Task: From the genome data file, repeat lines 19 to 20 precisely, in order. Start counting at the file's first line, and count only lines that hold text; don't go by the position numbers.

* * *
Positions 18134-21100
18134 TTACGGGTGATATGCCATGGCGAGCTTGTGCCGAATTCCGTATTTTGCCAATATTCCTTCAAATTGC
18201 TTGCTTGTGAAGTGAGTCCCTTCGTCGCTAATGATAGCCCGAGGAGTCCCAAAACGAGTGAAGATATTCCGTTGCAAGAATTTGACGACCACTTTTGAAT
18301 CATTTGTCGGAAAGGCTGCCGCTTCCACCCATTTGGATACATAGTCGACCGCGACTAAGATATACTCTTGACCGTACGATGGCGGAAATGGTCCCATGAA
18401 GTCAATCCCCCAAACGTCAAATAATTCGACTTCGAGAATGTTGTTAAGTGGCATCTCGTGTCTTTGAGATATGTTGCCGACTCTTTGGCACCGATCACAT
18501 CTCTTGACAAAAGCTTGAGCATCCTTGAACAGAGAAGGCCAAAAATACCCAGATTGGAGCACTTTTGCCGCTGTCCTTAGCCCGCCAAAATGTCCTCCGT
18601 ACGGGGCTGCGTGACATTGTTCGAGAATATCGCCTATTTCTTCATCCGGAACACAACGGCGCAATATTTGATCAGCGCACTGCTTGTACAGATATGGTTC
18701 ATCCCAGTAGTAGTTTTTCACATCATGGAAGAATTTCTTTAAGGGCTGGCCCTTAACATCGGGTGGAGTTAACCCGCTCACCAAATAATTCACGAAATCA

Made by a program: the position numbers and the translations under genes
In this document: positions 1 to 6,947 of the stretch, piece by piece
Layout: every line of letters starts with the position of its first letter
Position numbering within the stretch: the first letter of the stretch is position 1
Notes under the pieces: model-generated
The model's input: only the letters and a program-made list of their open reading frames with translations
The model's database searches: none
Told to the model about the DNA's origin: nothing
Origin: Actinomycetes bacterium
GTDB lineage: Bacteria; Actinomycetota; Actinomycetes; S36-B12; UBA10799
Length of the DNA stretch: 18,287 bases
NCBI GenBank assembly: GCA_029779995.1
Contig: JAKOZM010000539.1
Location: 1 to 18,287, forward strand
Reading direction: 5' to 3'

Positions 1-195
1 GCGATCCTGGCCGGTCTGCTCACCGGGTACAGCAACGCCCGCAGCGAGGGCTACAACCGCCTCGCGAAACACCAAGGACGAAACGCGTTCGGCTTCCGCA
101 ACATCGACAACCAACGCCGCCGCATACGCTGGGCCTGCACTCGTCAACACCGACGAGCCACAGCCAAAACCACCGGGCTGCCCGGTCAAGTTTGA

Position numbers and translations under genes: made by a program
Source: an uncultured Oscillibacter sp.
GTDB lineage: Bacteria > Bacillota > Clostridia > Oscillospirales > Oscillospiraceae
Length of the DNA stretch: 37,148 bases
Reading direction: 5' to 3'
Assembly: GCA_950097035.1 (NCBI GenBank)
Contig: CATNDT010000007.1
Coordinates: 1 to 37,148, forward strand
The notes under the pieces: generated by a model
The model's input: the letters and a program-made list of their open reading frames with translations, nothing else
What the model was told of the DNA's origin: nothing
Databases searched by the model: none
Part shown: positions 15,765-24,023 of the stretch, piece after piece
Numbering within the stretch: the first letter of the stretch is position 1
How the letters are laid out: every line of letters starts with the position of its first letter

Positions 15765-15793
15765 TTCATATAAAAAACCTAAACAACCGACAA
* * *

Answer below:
Length of the DNA stretch: 18,287 bases
NCBI GenBank assembly: GCA_029779995.1